Directed by Duncan Jones. Starring Travis Fimmel, Toby Kebbell, Ben Foster, Paula Patton, Ben Schnetzer. Fantasy, UK, 123 mins, cert 12.

Released in the UK on DVD, BluRay and VOD by Universal Pictures on the 10th October, 2016.

The first of this year's big summer season blockbusters (technically late spring, since it hit UK cinemas as the major half-term attraction at the end of May), and sadly it's one of the very weakest: a two-hour pudding full of orcs, elves, mages and Guardians, with a lot of portentous silliness and very little in the way of a sense of humour. That's not to suggest WARCRAFT should have had jokes and winks to the camera, but it needed a lighter touch. A whopping hundred and sixty million dollars (estimated budget according to the IMDb) buys a lot of CGI and motion capture, but sadly it hasn't gone anywhere near buying a halfway believable character - human or not - to root for.

Because of a magical green energy known as The Fel, an evil Orc chief named Gul'Dan (the movie is full of silly Scrabble rack names) has managed to open a portal to the peaceful world of Azeroth. But the initial attack has left enough Fel traces for young Guardian Novitiate Khadgar (Ben Schnetzer) to urge the summoning of Guardian Medivh (Ben Foster). Meanwhile, Frostwolf Chieftain Durotan (Toby Kebbell) is uncomfortable with Gul'Dan's plan and seeks an alliance with King Llane (Dominic Cooper) and his chief Commander and brother-in-law Lothar (Travis Fimmel). They have two days to prevent the opening of the portal and arrival of the entire Orc Horde, and Khadgar is starting to suspect the Orcs may originally have been summoned from this side....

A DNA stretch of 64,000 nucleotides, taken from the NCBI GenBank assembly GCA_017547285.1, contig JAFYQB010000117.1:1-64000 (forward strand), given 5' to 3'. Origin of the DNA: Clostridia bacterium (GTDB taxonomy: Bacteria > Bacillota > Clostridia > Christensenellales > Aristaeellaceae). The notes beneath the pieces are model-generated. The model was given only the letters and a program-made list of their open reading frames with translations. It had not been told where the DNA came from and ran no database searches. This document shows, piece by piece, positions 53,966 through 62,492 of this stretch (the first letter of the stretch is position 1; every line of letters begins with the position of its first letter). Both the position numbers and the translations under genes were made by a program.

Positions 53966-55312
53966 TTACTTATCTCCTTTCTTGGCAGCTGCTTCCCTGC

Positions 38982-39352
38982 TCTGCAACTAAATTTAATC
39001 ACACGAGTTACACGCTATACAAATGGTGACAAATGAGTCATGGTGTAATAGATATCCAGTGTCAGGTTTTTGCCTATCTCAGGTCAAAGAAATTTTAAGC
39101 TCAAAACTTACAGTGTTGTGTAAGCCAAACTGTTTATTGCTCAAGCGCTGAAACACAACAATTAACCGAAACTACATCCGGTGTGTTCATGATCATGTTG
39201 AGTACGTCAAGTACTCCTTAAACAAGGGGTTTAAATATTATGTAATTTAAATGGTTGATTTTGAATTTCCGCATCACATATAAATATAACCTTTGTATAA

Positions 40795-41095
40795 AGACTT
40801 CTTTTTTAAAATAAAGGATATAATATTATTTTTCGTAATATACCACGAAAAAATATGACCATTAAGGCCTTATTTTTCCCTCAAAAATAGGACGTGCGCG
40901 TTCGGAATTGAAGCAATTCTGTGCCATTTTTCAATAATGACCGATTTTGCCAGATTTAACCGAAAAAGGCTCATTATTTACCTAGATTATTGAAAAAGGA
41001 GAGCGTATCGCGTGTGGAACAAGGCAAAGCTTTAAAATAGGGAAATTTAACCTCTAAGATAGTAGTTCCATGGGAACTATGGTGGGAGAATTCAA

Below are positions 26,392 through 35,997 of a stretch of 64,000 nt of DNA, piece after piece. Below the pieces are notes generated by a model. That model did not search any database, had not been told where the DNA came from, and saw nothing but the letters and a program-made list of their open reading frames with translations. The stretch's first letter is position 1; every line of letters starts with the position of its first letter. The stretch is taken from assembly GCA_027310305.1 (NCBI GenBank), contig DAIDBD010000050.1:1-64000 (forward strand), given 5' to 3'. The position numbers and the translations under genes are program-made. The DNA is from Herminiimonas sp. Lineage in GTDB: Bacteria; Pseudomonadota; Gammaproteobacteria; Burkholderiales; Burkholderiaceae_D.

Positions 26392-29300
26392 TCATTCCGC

And so on. Much of the mayhem - numerous battle scenes, monster fights and bursts of magic lightning - is green-screened into oblivion and much of the film actually resembles a high-definition Pixar movie rather than actual live-action. And whilst it's certainly more colourful and less ponderous than the LORD OF THE RINGS and HOBBIT series, and obviously a lot shorter (you don't have to wait two hours for the clobbering to start), it's not much more fun: this should have been a fun matinee romp instead of another grim, soulless epic that fatally takes itself far too seriously. At heart it's a kids' movie: a distraction full of pretty colours and bright lights to get you through the stodge, but the relentless intensity of the action sequences has landed it with a 12 certificate.

It's directed by Duncan Jones, but it's nowhere near as enjoyable or frankly as interesting as either SOURCE CODE or the genuinely intriguing MOON: both made on a fraction of WARCRAFT's budget, which is admittedly lower than most superhero blockbusters but is still way too high to allow any kind of personal vision. (Still, look on the bright side: at one point Uwe Boll was interested in directing it!) Watching it again on a screener, it's still not any good: it's colourful and full of stuff happening but there's no real meat to it and it all comes across as a bit silly (it does have a character called Orgrim Doomhammer, after all). Maybe if I was a gamer I might feel differently. Despite the cover art calling the film WARCRAFT: THE BEGINNING, it's only WARCRAFT on the screen.

Richard Street.